Sunday, November 7, 2010

What Dreams May Come

     Everyone dreams.  I know I always have, but it is only this past year and a half that I am remembering  far more of my dreams than ever before, because my sleep has been interrupted once, twice, or used to be early on, even three times a night.  The Border Collie in my life either has a very weak bladder, or, more likely, just too much energy to sleep through the night, and when she barks, I get up and let her out. Interrupting my sleep in the middle of dreams means that I am remembering them more clearly. And I know telling someone about a vivid dream as soon as I wake up cements it in my conscious world for days.  I didn't really start paying attention to what my dreams are, or what they might mean, in earnest, until I realized, just recently, that I have been having a recurring dream. That kind of made me stop, and wonder about it., about dreams in general, and about my own, specifically.
     The one that STILL sticks with me, even though I dreamed it probably three weeks or more ago now, was SO strange. I even tried to sketch out a picture of it when I awoke.  Basically the dream involved my parents' back yard/garden.  It was a large square patch of dirt between our house and the neighbor's house, and in its last few years as a garden, before it was turned back into lawn, my parents let my neighbors plant whatever they wanted in it, too. It was too big for my parents (my dad was never the gardener - just plowed and tilled it for my mom, who loved the idea of gardening, more than she did the weeding and upkeep, I think). Well, in my dream, these neighbors hauled in this HUGE wooden structure that my parents had apparently told them they could put over top of their part of the garden, but it was SO big that it covered the garden diagonally, which covered much of our part of the garden.  It had some sort of green tank hooked to the underneath part of it, which was over my head, shaded the whole garden, and there was a room the full length of the top, which you had to get to by wide steps that were angled, like deck steps. It was like a large open-sided, roof covered second floor deck, over the garden.  This, in itself, is strange enough.  I have no idea what the structure itself was for, or why you would want something to completely shade your garden. But the strangest part of the dream was my reaction to it. Within my parent's house, where I was watching this structure be hauled up the bank and into our yard, I was filled with rage. Not anger, not irritation, just pure, absolute, burning RAGE, the likes of which I have NEVER seen in myself, and had no idea I was even capable of. I screamed and screamed at my parents to stop this, I yelled the "F" word over and over out the porch door at the neighbors, who are really good people (and.in reality, seldom use the "F" word - my daughter commented recently she has only ever heard me use it 3 x in her life, which I think is good. Obviously it would be better if she could claim to have NEVER heard it, but... then there IS reality...)  In my dream, I actually threw myself on the floor, and rolled around in rage and an all-out five year old temper tantrum. I have no idea how the dream ended - I'm guessing it probably ended abruptly when I was awaked by a "yip, yip, grumbleyip" in my ear.  But still, even at this point three or four weeks later, I am still STUNNED by the ferocity of my anger toward something totally weird and bizarre in that dream. I've never been angry at my neighbors in my life. Clearly, the dream was SOME sort of symbol, and I think I might KIND of get the idea of repressed anger.  I didn't give it a lot of heed til this week.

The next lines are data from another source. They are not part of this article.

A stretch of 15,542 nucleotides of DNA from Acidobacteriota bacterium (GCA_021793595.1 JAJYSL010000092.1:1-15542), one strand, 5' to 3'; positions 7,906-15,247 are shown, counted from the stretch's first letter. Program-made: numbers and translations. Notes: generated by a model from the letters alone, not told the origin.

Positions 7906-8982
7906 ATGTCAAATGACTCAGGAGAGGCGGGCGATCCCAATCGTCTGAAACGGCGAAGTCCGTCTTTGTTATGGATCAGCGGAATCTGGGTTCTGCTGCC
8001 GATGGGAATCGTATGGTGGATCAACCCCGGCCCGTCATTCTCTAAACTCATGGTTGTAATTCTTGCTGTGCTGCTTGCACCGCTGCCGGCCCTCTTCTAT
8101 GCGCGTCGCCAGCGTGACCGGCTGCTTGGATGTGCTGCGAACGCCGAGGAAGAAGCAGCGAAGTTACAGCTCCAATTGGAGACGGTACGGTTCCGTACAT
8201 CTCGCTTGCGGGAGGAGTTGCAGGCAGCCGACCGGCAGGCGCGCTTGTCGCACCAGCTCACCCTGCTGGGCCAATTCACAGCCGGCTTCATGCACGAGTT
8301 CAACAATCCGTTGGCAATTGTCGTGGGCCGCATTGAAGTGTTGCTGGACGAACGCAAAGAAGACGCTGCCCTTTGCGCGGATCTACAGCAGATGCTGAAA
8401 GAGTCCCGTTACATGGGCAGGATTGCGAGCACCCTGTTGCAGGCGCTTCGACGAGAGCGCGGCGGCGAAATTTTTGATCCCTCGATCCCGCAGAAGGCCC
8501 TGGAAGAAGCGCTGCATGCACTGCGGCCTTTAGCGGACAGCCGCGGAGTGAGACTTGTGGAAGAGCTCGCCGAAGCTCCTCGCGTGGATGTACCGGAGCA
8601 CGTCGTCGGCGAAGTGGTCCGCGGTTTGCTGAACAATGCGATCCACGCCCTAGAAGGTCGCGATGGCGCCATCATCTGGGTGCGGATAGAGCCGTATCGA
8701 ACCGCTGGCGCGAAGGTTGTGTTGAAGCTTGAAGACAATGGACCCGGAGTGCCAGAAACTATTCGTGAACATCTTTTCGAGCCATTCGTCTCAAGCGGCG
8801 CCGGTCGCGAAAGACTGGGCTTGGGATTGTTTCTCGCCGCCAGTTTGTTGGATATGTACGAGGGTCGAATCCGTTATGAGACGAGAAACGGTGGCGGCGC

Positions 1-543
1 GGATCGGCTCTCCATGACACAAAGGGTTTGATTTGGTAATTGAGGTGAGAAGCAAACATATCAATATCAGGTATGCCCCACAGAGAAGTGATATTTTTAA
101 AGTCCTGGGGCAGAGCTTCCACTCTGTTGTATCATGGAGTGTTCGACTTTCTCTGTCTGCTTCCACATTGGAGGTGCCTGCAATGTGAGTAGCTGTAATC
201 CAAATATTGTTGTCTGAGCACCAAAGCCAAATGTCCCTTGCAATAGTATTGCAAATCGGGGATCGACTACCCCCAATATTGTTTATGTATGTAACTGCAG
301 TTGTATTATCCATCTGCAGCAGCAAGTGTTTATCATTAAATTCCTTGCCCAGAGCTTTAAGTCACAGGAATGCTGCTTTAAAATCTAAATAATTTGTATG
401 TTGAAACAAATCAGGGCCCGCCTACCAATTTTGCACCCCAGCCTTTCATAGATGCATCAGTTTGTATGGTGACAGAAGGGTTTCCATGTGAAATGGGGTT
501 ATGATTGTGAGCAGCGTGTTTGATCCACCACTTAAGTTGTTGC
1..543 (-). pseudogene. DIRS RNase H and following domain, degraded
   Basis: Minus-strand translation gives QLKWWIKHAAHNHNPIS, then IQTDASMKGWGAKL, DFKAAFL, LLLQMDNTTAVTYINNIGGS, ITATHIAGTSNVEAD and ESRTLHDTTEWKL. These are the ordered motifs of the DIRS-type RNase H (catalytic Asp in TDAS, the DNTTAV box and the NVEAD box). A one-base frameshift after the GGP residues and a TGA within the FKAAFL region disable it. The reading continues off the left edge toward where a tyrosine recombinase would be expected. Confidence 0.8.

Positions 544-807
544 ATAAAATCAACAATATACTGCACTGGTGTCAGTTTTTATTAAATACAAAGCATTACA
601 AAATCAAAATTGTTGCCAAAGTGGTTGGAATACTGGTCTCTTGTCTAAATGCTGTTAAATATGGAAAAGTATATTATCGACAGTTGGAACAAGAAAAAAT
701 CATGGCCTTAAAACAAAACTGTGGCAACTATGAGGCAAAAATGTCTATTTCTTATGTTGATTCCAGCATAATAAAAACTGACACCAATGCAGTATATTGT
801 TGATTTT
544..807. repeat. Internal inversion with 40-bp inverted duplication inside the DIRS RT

THIS week is when I realized I am having a recurring dream. I have had it AT LEAST four times now that I can remember. It deals with an upper floor in a a building, some sort of barn, usually, although this last time it was like an attic floor.  The floor is unsafe, and has places where you can't step, can't walk, because it is soft, unsupported, dangerous. In the dream, I am terrified to step out, to walk, because I know I can easily fall through. The last time, in the attic, I was directing someone else those unsafe places, worried that they were walking around, unaware. I was scared to step out, scared to walk to the other rooms up there.